The tomb is located just to the right as you enter the church. The original medieval St. Michael church at Hoveringham was razed in 1865, and the present plain, small brick church was erected in it's place.
His feet rest upon the figure of a dog, and his collar shows the badge of his Lancastrian loyalty. The figure of Elizabeth Fitz-Alan is shown wearing a peeress gown with a coronet on her head emblematic of her rank as a duchess. The tomb was created after Sir Robert Goushill's tragic death in 1403, probably by the design of his widow Elizabeth Fitz-Alan who lived to 1425. It is likely that she was also buried in the tomb, but no definitive proof or evidence exists. Robert Thoroton's description of the tomb in the 17th century states that about the fair tomb were the arms of Leek, Longford, Babington, Chaworth impaling Caltofts, Remptons, and divers others.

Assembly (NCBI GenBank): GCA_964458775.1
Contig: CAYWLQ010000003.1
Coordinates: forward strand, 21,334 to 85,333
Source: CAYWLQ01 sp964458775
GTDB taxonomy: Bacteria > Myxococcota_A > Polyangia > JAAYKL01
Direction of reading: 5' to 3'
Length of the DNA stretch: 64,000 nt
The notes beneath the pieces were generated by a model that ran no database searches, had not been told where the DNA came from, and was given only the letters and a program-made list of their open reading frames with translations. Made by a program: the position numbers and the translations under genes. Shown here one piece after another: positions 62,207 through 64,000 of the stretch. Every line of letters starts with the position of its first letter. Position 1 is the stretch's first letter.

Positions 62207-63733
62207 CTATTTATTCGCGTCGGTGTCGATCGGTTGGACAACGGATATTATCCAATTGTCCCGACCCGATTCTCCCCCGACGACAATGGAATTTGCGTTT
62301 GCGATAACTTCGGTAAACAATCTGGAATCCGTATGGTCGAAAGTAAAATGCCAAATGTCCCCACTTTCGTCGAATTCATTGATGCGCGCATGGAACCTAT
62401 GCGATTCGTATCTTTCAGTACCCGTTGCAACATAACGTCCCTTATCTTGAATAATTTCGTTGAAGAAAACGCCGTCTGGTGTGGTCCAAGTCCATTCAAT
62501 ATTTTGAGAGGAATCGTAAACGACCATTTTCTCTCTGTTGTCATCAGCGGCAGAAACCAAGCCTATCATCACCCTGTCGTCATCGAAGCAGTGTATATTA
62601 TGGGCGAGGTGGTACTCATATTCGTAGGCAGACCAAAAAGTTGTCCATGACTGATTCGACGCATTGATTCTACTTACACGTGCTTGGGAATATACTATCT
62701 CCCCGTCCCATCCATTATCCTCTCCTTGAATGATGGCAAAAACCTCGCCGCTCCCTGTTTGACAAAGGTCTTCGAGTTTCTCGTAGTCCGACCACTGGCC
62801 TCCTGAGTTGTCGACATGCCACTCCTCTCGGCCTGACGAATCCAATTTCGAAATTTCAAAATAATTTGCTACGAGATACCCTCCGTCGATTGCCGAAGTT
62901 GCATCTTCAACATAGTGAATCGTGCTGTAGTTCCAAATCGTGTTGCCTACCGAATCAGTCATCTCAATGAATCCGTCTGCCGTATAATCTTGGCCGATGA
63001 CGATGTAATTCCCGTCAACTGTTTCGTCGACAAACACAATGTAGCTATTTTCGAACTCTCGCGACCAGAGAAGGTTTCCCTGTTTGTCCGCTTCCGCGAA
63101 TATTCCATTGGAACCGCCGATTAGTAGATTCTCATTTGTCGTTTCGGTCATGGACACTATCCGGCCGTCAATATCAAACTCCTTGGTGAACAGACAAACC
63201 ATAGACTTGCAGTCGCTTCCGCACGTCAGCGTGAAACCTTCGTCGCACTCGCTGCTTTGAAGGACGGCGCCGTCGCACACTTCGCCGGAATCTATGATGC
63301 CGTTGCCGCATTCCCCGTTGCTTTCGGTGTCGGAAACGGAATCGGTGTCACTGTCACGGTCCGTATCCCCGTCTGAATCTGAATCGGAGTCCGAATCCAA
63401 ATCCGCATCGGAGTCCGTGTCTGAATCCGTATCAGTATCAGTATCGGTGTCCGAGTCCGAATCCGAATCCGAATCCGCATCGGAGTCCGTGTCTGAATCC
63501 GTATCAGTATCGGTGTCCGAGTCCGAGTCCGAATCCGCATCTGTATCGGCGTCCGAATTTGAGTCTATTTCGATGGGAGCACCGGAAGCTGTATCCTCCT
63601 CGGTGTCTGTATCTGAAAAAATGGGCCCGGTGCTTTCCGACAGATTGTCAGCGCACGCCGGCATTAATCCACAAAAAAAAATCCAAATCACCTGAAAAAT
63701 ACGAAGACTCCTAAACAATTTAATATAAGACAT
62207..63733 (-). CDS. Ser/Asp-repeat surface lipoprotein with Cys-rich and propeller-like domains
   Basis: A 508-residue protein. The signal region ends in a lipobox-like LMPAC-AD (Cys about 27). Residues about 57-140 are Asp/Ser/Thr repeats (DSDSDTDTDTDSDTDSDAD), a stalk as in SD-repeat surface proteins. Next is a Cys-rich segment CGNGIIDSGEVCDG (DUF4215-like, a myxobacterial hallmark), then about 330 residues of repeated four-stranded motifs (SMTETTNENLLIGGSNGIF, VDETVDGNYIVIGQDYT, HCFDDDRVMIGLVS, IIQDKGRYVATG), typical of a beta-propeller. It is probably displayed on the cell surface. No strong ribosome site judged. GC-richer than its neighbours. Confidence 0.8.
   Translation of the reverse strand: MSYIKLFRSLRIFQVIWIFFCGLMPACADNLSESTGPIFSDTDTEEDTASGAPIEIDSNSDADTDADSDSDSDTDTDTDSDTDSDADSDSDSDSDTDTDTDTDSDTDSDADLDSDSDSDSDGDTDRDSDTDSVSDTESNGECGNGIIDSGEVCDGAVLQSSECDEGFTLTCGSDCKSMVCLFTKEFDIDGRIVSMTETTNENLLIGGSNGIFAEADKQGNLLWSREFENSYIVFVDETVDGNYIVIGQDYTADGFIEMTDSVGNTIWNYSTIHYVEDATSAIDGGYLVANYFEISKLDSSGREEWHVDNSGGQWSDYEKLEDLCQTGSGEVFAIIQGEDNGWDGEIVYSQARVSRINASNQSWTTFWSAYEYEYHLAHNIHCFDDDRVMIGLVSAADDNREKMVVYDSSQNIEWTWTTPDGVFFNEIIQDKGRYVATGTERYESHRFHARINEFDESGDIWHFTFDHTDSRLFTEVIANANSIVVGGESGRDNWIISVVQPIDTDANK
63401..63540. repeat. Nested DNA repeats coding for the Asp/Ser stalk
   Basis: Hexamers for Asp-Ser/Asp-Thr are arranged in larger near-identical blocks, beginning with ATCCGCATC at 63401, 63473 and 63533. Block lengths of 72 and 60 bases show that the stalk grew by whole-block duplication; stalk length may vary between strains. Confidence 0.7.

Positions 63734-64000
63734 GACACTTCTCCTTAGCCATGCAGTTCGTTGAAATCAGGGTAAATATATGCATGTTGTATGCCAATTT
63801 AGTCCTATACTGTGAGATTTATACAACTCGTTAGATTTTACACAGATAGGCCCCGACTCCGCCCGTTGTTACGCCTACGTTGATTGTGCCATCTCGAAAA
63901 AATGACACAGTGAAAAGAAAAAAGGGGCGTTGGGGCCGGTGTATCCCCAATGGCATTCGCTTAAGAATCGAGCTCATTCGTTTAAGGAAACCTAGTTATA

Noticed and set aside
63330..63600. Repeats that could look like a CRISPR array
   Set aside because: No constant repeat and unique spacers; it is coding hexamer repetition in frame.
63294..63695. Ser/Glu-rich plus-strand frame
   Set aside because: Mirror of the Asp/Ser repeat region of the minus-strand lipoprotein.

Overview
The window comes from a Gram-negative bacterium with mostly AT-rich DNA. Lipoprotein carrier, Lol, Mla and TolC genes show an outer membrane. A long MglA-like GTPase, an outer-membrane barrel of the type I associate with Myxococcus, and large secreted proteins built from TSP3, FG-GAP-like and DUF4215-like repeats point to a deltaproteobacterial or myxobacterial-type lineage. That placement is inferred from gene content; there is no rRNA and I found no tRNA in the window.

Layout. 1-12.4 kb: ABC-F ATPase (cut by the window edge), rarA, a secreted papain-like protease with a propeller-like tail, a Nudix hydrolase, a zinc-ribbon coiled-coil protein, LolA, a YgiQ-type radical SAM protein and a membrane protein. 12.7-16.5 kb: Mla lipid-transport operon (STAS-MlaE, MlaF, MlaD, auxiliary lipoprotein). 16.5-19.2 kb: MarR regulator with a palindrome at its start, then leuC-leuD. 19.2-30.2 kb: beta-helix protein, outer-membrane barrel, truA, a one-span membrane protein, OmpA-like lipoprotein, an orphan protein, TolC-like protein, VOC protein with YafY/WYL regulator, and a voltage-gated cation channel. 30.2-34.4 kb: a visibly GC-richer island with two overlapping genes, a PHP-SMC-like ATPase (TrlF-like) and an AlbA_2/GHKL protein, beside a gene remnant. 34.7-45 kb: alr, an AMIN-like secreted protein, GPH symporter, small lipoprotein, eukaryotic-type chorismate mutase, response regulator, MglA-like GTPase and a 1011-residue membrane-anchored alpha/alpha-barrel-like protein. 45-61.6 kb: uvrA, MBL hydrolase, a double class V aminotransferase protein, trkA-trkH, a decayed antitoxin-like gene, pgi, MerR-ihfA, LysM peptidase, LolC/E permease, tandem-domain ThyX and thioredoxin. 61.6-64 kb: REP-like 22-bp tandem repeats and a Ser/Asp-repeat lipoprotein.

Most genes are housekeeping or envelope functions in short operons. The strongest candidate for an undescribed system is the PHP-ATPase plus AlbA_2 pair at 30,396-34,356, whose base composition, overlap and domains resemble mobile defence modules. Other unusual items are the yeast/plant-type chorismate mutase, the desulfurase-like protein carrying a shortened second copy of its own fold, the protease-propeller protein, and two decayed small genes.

Sir Robet Goushill was knighted by King Henry IV at the battle of Shrewsbury on July 21,1403. At the Battle of Shrewsbury the loyalist forces of Henry IV were opposed by the rebel army of Henry Percy (Hotspur). The army of King Henry IV won the day with the killing of Hotspur during the conflict. Casulties on both sides were high with estimates of 3000 killed or wounded on each side. Sir Robert Goushill was knighted the day of the battle for his gallantry, but was badly wounded in the side. Found lying wounded by his servant on the eve of the battle, Goushill asked that his armor be removed and a note sent to his wife Elizabeth in case of his death. The servant then stabbed and murdered Sir Robert Goushill and made off with his purse and ring. Another wounded man lying nearby recognized the servant, and he was later caught and hanged for the crime. The arms of Sir Robert Goushill would be placed in the Shrewsbury Battlefield Church by King Henry IV.
The Goushill of Hoveringham coat of arms was a barry of six or and gules with a canton ermine.